took an hour and then
home again, in the dark
at night, an empty station,
another time, another place
left behind in inner space.
it does not matter where
so long as it was there.
                                                                           —Michael Foldes 


Michael Foldes is an electronics sales engineer specializing in electronic displays and power sources. A graduate of The Ohio State University in anthropology, he has edited and published magazines, poetry anthologies, chapbooks, alternate newspapers, technical publications, and was an editor and columnist with Gannett newspapers in Binghamton, NY. He is the founder and managing editor of the online Arts magazine Ragazine.CC. He and his wife have three grown children and split their time between Brooklyn and upstate New York.



Greetings from Home

Greetings from home came wafting in
with the morning wind,
bearing news of the first snow
from the Taurus Mountains of Mersin.

They dropped by my woolen sweater
lingering in the chest,
a present from my wife.
All the winters it’s been through,
all the weeks of snow and ice!
Through it has been patiently threaded
the warm touch of passing time.

Greetings from home came wafting in,
with the scent of thyme.
—Ali Bilir
                                                                                          Translated by Jonathan Ross & M. Ali Sulutas

Ali Bilir is a Turkish poet and author. He was born in Gülnar, Mersin, Turkey. He attended the School of Medicine for a year, but graduated from the Faculty of Pharmacy, University of Istanbul. During his university years, he worked part-time at a tourist youth hostel in Istanbul as a reception clerk and later as a manager. In 1967, as an adventure, he toured Europe and North Africa, mainly on foot. He participated in the student and youth movements of 1968. In 1970, he published 2 issues of the literary magazine called “North.” Between 1995-2005, he was the arts and culture reporter for the local newspapers… His work has won many awards.  Bilir’s poetry book “Migration Ballads” is being granted by the Turkish government as one of the significant examples of Turkish written heritage. Migration Ballads is published by Plain View Press, U.S.A, in 2008, within the scope of TEDA project. Ali F. Bilir is also a member of Writers Syndicate of Turkey (Türkiye Yazarlar Sendikasý), Turkish Authors Association (Edebiyatçýlar Derneði), The European Writer’s Council (EWC), Language Association of Turkey (Dil Derneði), National Federation of State Poetry Societies (NFSPS), and Big Bend Poets chapter of the Florida State Poets Association.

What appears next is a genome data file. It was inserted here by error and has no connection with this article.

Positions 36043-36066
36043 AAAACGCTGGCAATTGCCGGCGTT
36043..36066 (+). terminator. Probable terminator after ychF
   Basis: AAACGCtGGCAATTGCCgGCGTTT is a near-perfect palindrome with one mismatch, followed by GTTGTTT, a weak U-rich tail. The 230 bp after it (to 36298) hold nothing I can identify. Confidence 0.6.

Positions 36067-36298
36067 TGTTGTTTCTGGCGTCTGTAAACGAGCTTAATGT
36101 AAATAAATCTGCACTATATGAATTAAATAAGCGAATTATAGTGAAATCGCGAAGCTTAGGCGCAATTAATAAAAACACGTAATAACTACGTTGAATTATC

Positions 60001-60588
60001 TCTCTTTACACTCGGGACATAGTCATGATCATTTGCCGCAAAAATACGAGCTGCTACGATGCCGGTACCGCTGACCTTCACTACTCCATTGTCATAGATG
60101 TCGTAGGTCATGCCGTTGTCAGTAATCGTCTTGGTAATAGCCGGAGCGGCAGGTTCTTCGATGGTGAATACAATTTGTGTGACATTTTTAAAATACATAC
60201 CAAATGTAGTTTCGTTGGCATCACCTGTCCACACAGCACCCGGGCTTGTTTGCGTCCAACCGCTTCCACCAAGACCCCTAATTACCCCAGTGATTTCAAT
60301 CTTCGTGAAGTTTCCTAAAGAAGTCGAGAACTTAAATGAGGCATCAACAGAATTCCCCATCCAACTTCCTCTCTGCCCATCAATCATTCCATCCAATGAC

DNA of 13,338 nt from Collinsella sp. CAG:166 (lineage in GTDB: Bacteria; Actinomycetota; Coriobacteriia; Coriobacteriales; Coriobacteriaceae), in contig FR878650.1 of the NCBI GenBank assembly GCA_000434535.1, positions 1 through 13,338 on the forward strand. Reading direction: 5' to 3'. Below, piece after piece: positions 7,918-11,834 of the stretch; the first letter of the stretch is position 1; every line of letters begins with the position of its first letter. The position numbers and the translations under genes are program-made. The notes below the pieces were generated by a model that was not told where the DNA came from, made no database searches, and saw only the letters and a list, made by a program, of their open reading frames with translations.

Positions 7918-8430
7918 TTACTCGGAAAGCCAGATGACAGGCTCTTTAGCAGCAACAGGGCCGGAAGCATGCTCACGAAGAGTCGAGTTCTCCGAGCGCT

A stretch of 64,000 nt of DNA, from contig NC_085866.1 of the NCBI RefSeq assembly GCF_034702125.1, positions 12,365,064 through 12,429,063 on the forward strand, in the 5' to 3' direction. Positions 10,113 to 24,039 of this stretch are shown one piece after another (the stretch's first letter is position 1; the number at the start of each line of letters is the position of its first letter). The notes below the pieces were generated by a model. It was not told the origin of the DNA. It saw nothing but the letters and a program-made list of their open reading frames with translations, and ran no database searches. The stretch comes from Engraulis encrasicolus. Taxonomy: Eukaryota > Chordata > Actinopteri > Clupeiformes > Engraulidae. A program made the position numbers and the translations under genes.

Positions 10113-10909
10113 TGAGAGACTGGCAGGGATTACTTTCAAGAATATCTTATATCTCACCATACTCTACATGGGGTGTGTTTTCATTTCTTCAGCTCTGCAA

The Monsoon in Bombay

We wait and we wait,
And then it arrives
With endless thunder and lightning
The Monsoon in Bombay

It is its own person
Furious and exciting
Making everything new again
The Monsoon in Bombay

The wind blows all
The sea crashes mercilessly
The rain pours in sheets, during
The Monsoon in Bombay

And yet, we wait and we wait
For those adventurous three months
To take us from our everyday lives during
The Monsoon in Bombay
—Ritu Saheb


Ritu Saheb has found another outlet for creativity through poetry. Writing poems has frequently helped her navigate the difficult times in her life. She has been writing poems since she was a teenager in Mumbai, India; she has dabbled writing in Hindi, Urdu and English. She is an architect by profession, and lives in New York City.



Tall Trees
Tall trees strive to tower over the terrain,
bold branches reach towards the heavens,
sunlight cannot reach each tender leaf,
seeking nourishment is a natural thing.

Bold branches breach the heavens,
they yearn for life-sustaining energy,
seeking nourishment is a natural thing.
root systems spread like warm maple syrup.

They yearn for life-sustaining energy,
sustenance is absolutely essential,
root systems spread like warm maple syrup,
every last molecule of nutrients is utilized.

Sustenance is absolutely essential,
sunlight cannot reach each tender leaf,
every last molecule of nutrients is utilized.
tall trees strive to tower over the terrain.
                                                                                          —John A. Todras